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Excerpt In response to a congressional request in the Health and Human Services (HHS) fiscal 2002 appropriations act, the Board on Children, Youth, and Families of the National Research Council and the Institute of Medicine formed the Committee on Developing a Strategy to Reduce and Prevent Underage Drinking. The committee was directed to review a broad range of federal, state, and nongovernmental programs, from environmental interventions to programs focusing directly on youth attitudes and behaviors, and to develop a cost-effective strategy to reduce and prevent underage drinking. The committee reached the fundamental conclusion that underage drinking cannot be successfully addressed by focusing on youth alone. Youth drink within the context of a society in which alcohol use is normative behavior and images about alcohol are pervasive. They usually obtain alcohol—either directly or indirectly—from adults. Efforts to reduce underage drinking, therefore, need to focus on adults and must engage the society at large. Copyright © 2004, National Academy of Sciences.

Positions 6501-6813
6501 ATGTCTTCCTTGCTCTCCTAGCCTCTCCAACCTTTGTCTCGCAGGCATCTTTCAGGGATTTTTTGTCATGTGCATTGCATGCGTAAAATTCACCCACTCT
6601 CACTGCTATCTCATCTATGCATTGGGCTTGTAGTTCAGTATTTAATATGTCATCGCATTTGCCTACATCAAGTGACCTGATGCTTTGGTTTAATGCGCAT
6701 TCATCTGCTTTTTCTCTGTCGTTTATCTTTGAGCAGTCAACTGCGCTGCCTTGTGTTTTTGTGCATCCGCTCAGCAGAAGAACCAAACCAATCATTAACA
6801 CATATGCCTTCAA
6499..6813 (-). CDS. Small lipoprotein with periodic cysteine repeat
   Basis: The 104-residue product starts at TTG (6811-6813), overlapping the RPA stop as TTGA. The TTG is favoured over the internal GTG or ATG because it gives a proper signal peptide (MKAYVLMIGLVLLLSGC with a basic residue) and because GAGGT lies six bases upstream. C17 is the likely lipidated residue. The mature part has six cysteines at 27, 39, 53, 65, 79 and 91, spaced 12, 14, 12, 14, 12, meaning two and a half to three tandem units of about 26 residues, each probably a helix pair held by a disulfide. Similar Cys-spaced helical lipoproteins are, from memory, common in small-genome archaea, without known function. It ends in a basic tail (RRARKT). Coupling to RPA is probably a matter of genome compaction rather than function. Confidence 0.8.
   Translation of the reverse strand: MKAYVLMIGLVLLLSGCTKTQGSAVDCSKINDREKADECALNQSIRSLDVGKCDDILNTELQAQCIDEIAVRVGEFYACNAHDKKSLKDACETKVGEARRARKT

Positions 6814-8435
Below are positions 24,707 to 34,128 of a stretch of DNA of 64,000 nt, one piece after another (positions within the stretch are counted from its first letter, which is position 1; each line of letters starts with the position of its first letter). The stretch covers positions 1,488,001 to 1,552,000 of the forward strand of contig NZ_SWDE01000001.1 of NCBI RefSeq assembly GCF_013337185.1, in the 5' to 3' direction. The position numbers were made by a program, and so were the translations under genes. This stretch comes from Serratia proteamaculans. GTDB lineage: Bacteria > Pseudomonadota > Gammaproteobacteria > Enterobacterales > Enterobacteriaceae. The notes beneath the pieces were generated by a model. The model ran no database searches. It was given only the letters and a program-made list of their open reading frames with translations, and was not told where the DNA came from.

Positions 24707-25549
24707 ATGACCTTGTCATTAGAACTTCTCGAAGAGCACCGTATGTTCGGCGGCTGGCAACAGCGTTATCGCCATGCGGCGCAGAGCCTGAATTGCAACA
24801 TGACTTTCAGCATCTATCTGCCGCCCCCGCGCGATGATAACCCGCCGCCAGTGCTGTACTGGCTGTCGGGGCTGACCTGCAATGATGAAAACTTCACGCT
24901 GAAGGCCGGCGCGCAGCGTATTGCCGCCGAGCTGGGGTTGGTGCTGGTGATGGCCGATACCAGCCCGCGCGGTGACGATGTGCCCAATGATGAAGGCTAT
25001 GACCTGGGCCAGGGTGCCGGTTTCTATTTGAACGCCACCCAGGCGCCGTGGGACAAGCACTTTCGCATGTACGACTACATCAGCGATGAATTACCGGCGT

This article was published in Reducing Underage Drinking: A Collective Responsibility
and referenced in Journal of Clinical Research & Bioethics